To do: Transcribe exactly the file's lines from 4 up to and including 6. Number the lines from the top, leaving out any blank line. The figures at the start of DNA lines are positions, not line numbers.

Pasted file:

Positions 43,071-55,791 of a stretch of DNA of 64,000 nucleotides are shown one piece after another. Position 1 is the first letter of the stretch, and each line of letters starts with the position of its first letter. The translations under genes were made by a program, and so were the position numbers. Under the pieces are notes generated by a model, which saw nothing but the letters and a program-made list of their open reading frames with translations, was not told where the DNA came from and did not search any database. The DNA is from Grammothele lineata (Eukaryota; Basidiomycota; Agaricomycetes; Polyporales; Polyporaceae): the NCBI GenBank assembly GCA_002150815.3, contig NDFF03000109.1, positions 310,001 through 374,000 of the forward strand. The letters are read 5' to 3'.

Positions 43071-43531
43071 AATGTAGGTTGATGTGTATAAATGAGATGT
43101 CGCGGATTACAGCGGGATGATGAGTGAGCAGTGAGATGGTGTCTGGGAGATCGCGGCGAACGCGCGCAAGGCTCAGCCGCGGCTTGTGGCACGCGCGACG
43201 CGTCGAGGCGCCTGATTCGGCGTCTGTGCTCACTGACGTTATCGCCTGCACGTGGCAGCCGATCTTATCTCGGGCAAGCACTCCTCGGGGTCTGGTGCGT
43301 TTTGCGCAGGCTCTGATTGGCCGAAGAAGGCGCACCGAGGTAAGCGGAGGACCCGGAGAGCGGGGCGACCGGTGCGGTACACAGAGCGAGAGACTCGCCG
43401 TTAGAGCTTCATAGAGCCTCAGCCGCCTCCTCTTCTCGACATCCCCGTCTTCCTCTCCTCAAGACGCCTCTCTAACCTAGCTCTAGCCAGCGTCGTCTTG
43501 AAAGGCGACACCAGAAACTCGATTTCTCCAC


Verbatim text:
43101 CGCGGATTACAGCGGGATGATGAGTGAGCAGTGAGATGGTGTCTGGGAGATCGCGGCGAACGCGCGCAAGGCTCAGCCGCGGCTTGTGGCACGCGCGACG
43201 CGTCGAGGCGCCTGATTCGGCGTCTGTGCTCACTGACGTTATCGCCTGCACGTGGCAGCCGATCTTATCTCGGGCAAGCACTCCTCGGGGTCTGGTGCGT
43301 TTTGCGCAGGCTCTGATTGGCCGAAGAAGGCGCACCGAGGTAAGCGGAGGACCCGGAGAGCGGGGCGACCGGTGCGGTACACAGAGCGAGAGACTCGCCG